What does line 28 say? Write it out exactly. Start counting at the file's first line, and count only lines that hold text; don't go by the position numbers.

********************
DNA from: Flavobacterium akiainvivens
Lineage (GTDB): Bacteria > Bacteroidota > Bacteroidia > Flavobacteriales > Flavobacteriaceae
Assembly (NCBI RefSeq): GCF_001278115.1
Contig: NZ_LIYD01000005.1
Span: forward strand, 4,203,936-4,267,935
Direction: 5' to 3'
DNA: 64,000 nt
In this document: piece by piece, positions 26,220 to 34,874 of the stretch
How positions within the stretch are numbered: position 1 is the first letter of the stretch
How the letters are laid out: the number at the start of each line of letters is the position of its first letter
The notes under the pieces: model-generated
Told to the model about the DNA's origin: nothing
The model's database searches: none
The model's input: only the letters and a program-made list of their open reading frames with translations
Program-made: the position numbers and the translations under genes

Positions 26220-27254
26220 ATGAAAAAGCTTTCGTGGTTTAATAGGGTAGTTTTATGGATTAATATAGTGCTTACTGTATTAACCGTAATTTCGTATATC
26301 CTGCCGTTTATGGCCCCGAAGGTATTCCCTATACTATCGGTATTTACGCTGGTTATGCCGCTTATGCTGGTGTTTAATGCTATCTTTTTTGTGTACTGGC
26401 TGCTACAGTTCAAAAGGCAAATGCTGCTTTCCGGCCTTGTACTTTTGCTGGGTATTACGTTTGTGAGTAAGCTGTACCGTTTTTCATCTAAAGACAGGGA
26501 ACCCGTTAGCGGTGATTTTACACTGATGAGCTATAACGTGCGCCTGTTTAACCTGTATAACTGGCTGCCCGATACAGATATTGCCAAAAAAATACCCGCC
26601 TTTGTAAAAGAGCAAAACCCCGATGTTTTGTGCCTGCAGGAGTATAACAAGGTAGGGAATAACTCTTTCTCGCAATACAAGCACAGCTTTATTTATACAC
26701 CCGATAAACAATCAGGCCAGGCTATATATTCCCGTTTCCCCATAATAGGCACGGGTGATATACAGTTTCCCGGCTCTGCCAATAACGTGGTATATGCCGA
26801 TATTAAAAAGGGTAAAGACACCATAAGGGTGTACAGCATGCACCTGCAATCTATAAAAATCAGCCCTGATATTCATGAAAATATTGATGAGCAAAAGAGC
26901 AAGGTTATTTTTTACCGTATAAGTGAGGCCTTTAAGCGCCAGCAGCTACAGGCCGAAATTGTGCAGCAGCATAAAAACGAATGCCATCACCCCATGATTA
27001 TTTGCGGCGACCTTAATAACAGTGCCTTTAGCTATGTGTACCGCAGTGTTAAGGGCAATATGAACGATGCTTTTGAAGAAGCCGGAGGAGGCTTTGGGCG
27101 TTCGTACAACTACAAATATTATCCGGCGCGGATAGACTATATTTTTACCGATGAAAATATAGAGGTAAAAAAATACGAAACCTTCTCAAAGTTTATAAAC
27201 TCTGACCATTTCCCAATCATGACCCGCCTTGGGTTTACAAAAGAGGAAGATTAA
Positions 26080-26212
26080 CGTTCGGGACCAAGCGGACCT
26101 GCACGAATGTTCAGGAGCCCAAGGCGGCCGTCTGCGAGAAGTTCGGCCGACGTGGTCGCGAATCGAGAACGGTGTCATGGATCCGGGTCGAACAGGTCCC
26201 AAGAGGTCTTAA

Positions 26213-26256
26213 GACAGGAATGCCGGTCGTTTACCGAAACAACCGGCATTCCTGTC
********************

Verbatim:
Positions 26080-26212